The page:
There’s a deluge of new data and research to wade through every week.
So every Wednesday we’re here to break it all down into digestible chunks: data drop has just the numbers you need to know about, minus the fluff.
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The Verge’s superb reporting on the Epic vs Google trial continues. Among the highlights, a fun story: Epic launched Fortnite on Android directly through its website in 2018, thereby dodging the 30% Google tax it would have paid by launching through the Play Store. This prompted worries within Google that it would start a “contagion” and that many other developers would follow suit.
The Verge’s report says: “Documents shown in court projected Fortnite’s absence could result in a direct revenue loss between $130 and $250 million and then a broader downstream loss of up to $3.6 billion if that massive defection took place”.
So Google offered Epic $147m to put Fortnite on the Play store, which Epic declined. Still, downloading Fortnite direct didn’t take off in the way Epic wanted it to, and it released Fortnite on Google Play in 2020 anyway.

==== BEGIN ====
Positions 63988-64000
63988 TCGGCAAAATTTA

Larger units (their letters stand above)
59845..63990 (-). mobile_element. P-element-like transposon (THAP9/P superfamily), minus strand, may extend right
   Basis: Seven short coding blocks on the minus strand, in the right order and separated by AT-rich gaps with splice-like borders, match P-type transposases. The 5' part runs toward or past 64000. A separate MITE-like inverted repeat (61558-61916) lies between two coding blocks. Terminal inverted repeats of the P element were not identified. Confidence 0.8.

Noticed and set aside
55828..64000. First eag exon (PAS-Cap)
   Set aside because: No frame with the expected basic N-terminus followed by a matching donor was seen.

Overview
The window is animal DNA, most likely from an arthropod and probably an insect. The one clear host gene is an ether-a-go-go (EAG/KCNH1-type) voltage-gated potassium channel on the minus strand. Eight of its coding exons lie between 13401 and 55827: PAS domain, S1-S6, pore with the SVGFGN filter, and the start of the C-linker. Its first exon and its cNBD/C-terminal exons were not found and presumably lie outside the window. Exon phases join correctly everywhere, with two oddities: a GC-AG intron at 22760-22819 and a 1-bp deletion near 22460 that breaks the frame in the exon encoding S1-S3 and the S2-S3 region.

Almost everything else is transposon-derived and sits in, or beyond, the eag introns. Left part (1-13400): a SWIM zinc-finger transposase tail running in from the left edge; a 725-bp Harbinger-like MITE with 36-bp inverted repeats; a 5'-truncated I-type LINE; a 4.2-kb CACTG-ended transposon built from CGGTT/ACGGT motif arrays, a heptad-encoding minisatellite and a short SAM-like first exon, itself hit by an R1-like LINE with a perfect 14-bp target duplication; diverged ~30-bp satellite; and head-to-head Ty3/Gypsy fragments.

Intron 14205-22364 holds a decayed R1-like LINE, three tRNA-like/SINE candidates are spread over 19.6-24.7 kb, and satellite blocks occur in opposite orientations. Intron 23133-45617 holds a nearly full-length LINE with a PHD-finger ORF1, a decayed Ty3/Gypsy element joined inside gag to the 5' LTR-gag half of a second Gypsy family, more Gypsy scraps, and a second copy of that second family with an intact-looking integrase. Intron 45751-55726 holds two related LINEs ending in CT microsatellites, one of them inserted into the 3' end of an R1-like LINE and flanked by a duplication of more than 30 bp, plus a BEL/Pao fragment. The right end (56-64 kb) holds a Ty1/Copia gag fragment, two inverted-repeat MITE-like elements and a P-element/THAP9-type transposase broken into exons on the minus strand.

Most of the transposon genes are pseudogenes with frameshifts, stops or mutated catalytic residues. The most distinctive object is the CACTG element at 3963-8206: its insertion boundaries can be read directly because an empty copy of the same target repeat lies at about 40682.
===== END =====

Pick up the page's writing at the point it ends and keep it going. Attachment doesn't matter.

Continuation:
The Verge’s Sean Hollister reporting here, again from the Epic Vs Google trial: “In April 2017, an “Amazon Competitor Deep Dive” looked at what Amazon’s early results in Japan might mean for Play as a whole — pointing out that while Amazon’s Appstore had grown to 1 to 2 percent of Play users, it might account for as many as 20 percent of High Value User”. Google feared it was becoming a “showroom” for Amazon and other app stores, the report reads.
An update to Newzoo’s global games market report estimates that Apple has made $6.9bn from games in the first half of 2023, up 3.2% year-on-year, despite not actually making any games itself. It earned more than Microsoft (and its entire Xbox division), Netease, Google, Activision Blizzard, EA, Nintendo and Take-Two. (Ignore the ‘M’ on the chart above, we assume that’s a typo)
Tencent is top, of course, though it declined a little bit year-on-year due to Chinese market restrictions. Sony was second, with PS5 hardware supply and a stellar games line-up powering its earnings.